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Shouldn't heroes last forever?


In honoring heroes by naming things after them, why must Congress downgrade and displace previous ones?

March 20, 2013|By Philip Handleman
  • Hugh Latimer Dryden, seen here in 1958, was the director of the National Advisory Committee for Aeronautics (NACA). In 1976, the NASA Flight Research Center was renamed the NASA Hugh L. Dryden Flight Research Center.
Hugh Latimer Dryden, seen here in 1958, was the director of the National… (NASA )

In late February, the House cast a 394-0 vote to rename NASA's cutting-edge flight research center in Southern California after the late astronaut Neil Armstrong. What could possibly be wrong with that?

In their advocacy, the bill's sponsors pointed out that Armstrong spent seven years at the desert center as a test pilot. Before the U.S. had a spaceship, Armstrong flew the next closest thing, the X-15 rocket plane, from there. That led to his joining the astronaut corps in 1962 and becoming the first person to set foot on the moon in 1969. His life will always be linked to the hallowed ground of the Mojave's lake beds where gutsy fliers infused with the "right stuff" still aim skyward to push the proverbial envelope ever farther, faster and higher.

As well-intentioned as it is to recognize our most iconic space traveler, the measure that awaits the Senate's approval would strip the name of the prior honoree, Hugh L. Dryden, from the center where it has graced the entrance for 37 years. Dryden died in 1965 after a long and distinguished career advancing aerospace at NASA, its precursor, the National Advisory Committee for Aeronautics, or NACA, and other government agencies. As he put it, "The airplane and I grew up together."

Dryden was a math and science prodigy. At 14, he entered Johns Hopkins University and graduated with honors in three years, and later earned graduate degrees. The head of the university's physics department referred to Dryden as "the brightest young man … without exception."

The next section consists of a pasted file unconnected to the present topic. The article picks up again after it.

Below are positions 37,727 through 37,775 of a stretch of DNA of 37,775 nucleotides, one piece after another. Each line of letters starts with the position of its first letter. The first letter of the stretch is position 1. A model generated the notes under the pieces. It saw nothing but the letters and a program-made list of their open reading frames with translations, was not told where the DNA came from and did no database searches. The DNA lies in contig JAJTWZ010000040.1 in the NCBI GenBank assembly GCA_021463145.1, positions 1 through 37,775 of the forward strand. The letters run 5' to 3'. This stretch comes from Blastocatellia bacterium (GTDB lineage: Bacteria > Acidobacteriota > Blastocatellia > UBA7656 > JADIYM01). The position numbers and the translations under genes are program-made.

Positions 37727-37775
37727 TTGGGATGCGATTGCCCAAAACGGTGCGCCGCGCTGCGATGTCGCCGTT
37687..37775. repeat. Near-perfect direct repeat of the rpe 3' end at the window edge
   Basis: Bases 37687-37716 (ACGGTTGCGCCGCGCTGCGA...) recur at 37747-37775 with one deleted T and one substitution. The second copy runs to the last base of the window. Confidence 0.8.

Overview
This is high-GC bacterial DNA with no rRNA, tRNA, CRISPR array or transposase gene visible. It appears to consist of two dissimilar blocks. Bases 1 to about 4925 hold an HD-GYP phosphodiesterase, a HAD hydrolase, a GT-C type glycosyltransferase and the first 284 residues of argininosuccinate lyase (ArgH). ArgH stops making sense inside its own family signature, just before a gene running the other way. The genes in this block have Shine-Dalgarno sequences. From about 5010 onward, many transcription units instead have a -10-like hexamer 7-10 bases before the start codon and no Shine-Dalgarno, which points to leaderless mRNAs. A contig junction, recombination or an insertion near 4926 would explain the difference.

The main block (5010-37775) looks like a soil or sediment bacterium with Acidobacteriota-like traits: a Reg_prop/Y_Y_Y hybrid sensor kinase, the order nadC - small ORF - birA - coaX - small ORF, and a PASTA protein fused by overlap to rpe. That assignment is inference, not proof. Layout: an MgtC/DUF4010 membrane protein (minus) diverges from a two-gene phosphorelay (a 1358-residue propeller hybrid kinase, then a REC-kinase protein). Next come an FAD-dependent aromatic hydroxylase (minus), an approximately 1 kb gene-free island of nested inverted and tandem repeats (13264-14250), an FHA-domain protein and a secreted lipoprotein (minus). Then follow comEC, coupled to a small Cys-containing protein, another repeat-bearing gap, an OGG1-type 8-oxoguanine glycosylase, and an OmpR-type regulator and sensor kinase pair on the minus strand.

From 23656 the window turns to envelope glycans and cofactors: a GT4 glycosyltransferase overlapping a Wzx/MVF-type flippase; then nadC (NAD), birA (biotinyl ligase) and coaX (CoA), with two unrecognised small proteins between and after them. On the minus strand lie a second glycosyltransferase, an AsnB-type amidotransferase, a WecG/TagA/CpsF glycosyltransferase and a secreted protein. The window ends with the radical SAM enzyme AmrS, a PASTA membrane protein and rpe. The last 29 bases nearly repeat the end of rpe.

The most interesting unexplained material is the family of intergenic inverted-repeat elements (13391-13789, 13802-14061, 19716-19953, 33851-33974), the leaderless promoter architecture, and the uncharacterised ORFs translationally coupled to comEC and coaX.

As a researcher, he contributed to the development of the laminar-flow wing, which helped to make the P-51 Mustang the premier fighter of World War II. He also oversaw development of the initial U.S. guided missiles used in the conflict.

After the war, Dryden fostered a golden age of aeronautical breakthroughs at NACA's fledgling desert facility, exemplified by the trailblazing flights of the X-15. In 1957, the U.S. was jolted by the Soviet Union's launch of Sputnik. Soon afterward, NACA morphed into NASA, and Dryden became the new agency's No. 2 official.

Dryden encouraged President Kennedy to set the nation's sights on a manned lunar mission. In 1961, the year the decision to go to the moon was made, Dryden wrote: "The discipline of cooperation in a great national effort may well be the instrument of great social gain."

As a kind of consolation prize, the pending legislation relegates Dryden's name to the Western Aeronautical Test Range, the airspace that overlies 12,000 square miles of Mojave terrain. But based on experience with a similar game of name-related musical chairs at NASA's facility in Cleveland, this stepped-down recognition is likely to fade into vacuity.

In 1999, the Lewis Research Center was renamed the Glenn Research Center at Lewis Field. With the passage of time, the lessened reference to Lewis simply evaporated. Lewis was George W. Lewis, an eminent engineer who had handed off the leadership of NACA to Dryden. Of course, Glenn is former Ohio Sen. John Glenn, the first American to orbit the planet.

The danger in this shuffling of honors is that the honors will be diluted with each upstaging by the celebrity du jour. The names of Armstrong and Glenn could eventually suffer the same short shrift as Dryden and Lewis, when future explorers arguably eclipse their feats. In honoring new heroes, why must Congress downgrade and displace past heroes?

An irony here is that Armstrong eschewed the limelight. His ethos was manifested by his admirable refusal to capitalize on his exalted status. In his NASA oral history, his humility shined when he acknowledged the extraordinary exertion of his teammates: "[T]hat's the only reason we could have pulled this whole thing off...." It makes one wonder whether Armstrong would have wanted his name to bump the name of one of those teammates.

There is a veritable universe full of other material things that can be named after the first moon walker. There is the launch pad for the next heavy-lift booster. Or the booster rocket itself. The Armstrong 1969 has a stirring ring as a successor to the Saturn V. Perhaps the most fitting tribute, however, would be to finally resume the journey to the stars that Armstrong brilliantly represented and passionately advocated.

Philip Handleman is the author of 22 books on aviation.

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